Hundreds of indigenous Karen people in Thailand face evictions from a national park that authorities wish to turn into a World Heritage Site, joining millions in a similarly precarious situation as authorities worldwide push tough conservation laws.
The Kaeng Krachan is Thailand's biggest national park, sprawled over more than 2,900 square kilometers (1,120 square miles) on the border with neighboring Myanmar.
Renowned for its diverse wildlife, it is also home to about 30 communities of ethnic Karen people, who have traditionally lived and farmed there — and is on a tentative list of world heritage sites.
The United Nations' cultural agency (UNESCO) had referred the submission back to the Thai government in 2016, asking it to address "rights and livelihood concerns" of the Karen communities, and get their support for the nomination.
The Thai government plans to respond later this year, according to campaigners.
"The communities have not been consulted or reassured on their access to the forest," said Kittisak Rattanakrajangsri of advocacy group Asia Indigenous Peoples Pact.
"The communities are not opposed to the heritage status," he told Reuters. "They are just asking that they not be evicted, and that their land rights are secure — because if the park gets heritage status without that, there will be a great many more evictions."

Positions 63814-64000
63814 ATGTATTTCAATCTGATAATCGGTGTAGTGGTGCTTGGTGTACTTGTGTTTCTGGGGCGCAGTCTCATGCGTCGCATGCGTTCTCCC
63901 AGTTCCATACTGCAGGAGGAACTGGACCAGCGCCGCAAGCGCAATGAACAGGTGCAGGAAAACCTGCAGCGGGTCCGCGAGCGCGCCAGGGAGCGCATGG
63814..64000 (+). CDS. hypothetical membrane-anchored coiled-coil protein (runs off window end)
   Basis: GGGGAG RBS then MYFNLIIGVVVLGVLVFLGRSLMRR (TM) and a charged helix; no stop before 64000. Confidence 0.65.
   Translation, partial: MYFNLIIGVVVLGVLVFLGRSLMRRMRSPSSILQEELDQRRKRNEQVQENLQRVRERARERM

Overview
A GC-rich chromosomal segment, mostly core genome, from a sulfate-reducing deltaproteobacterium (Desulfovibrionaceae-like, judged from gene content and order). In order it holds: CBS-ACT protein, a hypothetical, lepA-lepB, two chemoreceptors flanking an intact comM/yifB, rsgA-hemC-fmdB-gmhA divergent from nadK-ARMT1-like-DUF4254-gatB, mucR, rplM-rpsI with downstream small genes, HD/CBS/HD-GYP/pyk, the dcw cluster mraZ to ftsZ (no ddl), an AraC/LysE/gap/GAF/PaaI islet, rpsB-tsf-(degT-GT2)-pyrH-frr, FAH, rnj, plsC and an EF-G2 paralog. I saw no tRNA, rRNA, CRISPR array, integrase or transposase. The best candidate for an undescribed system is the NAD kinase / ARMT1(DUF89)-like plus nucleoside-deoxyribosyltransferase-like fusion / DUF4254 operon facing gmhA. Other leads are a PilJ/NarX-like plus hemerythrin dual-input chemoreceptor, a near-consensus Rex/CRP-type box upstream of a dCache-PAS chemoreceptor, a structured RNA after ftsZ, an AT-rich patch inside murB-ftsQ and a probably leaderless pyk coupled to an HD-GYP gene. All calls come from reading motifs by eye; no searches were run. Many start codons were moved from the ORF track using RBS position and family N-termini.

A spokesman for the forest department did not respond to requests for comment.
A spokesman for the U.N. human rights office (OHCHR) in Bangkok said they had recently facilitated a meeting between a rights organization working with the Karen, and Thai officials.
Worldwide, more than 250,000 people were evicted from protected areas in 15 countries from 1990 to 2014, according to Washington D.C.-based advocacy group Rights and Resources Initiative.
In India, more than 1.9 million indigenous families face evictions after their forest rights claims were rejected.
'No legal rights'
Since Kaeng Krachan was declared a national park in 1981, hundreds of Karen — a hill tribe people thought to number about 1 million in Thailand — have been evicted, according to activists.
Last year the country's top court ruled that about 400 who had been evicted in 2011 had no legal right over the land.
"The security of indigenous people in Thailand is so tenuous because they have no legal rights, and no recognition of their dependence on forests," said Worawuth Tamee, an indigenous rights lawyer.
"The laws have made them encroachers," he said.
A 2010 Cabinet resolution had called for recognizing the Karen people's way of life and their right to earn a livelihood the traditional way. But this has not been implemented, said
After the military government took charge in 2014, it vowed to "take back the forest" and increase forest cover to about 40 percent of the total surface area from about a third.
This has resulted in hundreds of reclamations from farmers and forest dwellers, according to research organization Mekong Region Land Governance.
"It is the biggest challenge facing indigenous people," said Tamee. "Parks are not just for the enjoyment of city people and tourists. They are also the home of poor, indigenous people who have nowhere else to go."